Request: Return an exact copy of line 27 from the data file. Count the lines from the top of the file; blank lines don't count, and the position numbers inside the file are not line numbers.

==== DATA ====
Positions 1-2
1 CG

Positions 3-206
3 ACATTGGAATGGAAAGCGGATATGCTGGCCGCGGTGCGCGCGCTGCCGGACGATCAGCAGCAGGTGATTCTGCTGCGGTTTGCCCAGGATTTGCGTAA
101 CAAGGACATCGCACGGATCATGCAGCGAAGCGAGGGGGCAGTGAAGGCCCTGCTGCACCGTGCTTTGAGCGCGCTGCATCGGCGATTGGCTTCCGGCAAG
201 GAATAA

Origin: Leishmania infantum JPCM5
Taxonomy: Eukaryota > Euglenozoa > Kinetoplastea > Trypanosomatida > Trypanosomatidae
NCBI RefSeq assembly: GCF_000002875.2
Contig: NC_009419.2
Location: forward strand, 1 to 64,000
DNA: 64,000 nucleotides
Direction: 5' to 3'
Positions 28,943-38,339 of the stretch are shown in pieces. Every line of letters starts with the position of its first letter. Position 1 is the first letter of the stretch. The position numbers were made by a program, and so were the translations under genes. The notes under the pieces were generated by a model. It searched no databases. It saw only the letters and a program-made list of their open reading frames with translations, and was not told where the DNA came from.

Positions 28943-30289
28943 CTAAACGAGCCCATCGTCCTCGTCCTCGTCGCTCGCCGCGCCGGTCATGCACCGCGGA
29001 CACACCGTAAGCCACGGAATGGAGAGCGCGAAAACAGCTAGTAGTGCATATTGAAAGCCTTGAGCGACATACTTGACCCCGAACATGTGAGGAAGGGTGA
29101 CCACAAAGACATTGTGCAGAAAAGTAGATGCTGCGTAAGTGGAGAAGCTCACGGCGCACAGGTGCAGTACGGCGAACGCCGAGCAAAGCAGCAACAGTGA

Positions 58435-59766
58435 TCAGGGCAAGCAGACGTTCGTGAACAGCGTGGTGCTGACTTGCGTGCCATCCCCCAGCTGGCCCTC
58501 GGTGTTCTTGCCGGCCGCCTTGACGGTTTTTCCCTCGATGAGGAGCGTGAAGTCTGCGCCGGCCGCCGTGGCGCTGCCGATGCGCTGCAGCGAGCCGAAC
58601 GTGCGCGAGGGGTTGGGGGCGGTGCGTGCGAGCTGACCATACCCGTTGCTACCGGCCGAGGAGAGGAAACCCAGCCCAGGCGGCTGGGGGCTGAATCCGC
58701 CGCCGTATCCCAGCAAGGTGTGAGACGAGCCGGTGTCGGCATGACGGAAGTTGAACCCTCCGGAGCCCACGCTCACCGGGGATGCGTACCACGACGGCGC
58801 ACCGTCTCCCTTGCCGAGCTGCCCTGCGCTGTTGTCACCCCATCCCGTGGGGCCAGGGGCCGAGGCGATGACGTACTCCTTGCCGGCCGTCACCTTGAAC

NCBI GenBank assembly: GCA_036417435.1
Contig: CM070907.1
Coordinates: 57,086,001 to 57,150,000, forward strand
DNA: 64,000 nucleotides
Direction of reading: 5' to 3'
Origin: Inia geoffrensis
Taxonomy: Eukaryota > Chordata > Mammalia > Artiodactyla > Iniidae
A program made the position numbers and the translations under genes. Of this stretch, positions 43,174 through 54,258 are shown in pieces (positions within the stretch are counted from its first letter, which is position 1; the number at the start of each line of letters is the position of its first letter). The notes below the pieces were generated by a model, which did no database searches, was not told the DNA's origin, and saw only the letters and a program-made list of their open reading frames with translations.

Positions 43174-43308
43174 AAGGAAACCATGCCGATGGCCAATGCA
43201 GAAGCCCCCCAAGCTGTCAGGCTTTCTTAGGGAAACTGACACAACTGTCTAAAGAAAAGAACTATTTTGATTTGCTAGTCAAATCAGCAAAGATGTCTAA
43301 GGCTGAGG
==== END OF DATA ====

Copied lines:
Coordinates: 57,086,001 to 57,150,000, forward strand